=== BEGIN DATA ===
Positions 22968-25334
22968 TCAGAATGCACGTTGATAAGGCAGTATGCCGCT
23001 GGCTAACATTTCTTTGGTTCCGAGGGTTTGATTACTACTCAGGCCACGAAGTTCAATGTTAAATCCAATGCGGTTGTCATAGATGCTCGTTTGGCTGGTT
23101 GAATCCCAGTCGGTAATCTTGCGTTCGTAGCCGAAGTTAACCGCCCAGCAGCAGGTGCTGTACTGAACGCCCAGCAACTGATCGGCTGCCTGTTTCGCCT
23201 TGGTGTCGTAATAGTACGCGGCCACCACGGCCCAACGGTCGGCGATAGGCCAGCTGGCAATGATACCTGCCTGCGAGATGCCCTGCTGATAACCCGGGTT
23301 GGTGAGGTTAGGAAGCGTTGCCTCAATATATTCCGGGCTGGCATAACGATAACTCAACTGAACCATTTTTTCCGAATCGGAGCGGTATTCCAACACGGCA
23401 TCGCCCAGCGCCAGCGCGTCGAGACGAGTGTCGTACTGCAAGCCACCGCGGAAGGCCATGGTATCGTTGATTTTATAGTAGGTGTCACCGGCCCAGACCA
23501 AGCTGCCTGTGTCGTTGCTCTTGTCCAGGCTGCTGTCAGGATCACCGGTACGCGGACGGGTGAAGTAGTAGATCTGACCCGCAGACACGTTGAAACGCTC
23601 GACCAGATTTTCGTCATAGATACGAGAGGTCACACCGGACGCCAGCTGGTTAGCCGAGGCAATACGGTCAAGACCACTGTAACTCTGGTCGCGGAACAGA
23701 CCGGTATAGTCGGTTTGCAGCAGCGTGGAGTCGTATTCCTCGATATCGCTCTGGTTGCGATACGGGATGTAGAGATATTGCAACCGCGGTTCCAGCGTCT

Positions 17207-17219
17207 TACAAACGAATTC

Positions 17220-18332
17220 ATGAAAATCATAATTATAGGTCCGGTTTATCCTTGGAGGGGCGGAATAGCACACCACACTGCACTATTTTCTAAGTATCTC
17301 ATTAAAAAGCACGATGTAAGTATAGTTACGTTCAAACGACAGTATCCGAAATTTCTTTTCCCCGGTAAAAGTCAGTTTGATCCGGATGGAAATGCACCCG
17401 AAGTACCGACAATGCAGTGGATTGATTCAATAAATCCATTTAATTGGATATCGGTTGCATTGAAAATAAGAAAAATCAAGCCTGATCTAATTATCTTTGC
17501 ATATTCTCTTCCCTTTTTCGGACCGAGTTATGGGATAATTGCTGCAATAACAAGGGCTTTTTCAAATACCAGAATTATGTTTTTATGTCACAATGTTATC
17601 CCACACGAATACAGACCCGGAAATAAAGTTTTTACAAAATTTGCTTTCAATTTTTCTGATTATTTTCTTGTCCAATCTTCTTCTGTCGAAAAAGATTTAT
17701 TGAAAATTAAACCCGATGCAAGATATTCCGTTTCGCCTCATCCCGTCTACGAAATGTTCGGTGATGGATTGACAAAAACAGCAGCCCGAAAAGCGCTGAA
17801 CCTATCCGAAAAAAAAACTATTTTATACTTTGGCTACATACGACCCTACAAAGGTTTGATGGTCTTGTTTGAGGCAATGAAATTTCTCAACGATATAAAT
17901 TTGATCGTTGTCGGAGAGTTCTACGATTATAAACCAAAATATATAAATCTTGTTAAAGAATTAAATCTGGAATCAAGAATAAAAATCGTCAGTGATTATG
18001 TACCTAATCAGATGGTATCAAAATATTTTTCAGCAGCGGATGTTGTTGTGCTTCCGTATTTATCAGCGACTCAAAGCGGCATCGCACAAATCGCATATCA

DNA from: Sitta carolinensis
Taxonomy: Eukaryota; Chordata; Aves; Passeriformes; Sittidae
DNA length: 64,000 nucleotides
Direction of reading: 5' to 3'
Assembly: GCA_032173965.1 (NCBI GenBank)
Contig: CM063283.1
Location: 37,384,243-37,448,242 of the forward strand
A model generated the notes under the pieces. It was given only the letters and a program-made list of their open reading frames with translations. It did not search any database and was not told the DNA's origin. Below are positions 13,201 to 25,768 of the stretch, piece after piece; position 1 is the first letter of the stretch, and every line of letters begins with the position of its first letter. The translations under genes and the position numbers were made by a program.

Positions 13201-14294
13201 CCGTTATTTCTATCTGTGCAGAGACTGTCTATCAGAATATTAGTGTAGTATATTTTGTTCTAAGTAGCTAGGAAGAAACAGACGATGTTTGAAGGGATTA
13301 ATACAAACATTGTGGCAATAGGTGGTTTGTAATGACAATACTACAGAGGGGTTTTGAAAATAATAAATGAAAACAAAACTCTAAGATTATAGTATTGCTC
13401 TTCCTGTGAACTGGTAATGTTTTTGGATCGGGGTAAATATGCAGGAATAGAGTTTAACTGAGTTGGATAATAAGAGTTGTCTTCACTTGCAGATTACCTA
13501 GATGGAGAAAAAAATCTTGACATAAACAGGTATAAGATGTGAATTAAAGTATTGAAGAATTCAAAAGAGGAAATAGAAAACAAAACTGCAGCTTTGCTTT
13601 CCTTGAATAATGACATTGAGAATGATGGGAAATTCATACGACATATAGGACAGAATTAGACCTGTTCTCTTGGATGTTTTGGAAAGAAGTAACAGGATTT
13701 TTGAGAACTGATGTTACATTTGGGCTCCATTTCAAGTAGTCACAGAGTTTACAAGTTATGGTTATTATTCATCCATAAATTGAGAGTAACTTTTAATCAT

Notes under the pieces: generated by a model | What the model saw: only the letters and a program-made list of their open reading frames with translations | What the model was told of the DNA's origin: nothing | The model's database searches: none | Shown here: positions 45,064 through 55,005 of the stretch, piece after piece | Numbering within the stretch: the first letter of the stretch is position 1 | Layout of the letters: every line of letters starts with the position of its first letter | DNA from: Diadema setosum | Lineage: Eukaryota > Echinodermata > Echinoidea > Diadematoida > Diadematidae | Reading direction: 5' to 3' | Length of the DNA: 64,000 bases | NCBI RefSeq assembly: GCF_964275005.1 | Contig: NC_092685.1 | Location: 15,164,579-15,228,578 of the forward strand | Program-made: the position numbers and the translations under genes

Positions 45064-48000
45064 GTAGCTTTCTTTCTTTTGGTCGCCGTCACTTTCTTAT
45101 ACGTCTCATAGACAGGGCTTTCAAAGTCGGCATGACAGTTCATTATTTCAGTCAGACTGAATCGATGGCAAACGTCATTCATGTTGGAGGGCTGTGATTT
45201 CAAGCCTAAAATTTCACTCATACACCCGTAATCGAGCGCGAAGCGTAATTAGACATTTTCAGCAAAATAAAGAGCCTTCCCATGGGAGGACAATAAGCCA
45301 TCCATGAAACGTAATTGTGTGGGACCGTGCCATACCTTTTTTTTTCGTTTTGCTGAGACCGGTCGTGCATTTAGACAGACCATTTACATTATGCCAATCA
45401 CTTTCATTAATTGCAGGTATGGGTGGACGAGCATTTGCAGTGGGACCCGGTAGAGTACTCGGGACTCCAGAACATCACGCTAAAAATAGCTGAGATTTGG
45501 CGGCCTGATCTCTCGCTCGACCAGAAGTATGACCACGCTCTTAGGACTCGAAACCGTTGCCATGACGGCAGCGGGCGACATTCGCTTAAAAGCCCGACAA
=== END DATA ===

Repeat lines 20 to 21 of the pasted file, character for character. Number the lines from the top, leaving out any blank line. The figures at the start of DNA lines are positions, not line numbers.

17801 CCTATCCGAAAAAAAAACTATTTTATACTTTGGCTACATACGACCCTACAAAGGTTTGATGGTCTTGTTTGAGGCAATGAAATTTCTCAACGATATAAAT
17901 TTGATCGTTGTCGGAGAGTTCTACGATTATAAACCAAAATATATAAATCTTGTTAAAGAATTAAATCTGGAATCAAGAATAAAAATCGTCAGTGATTATG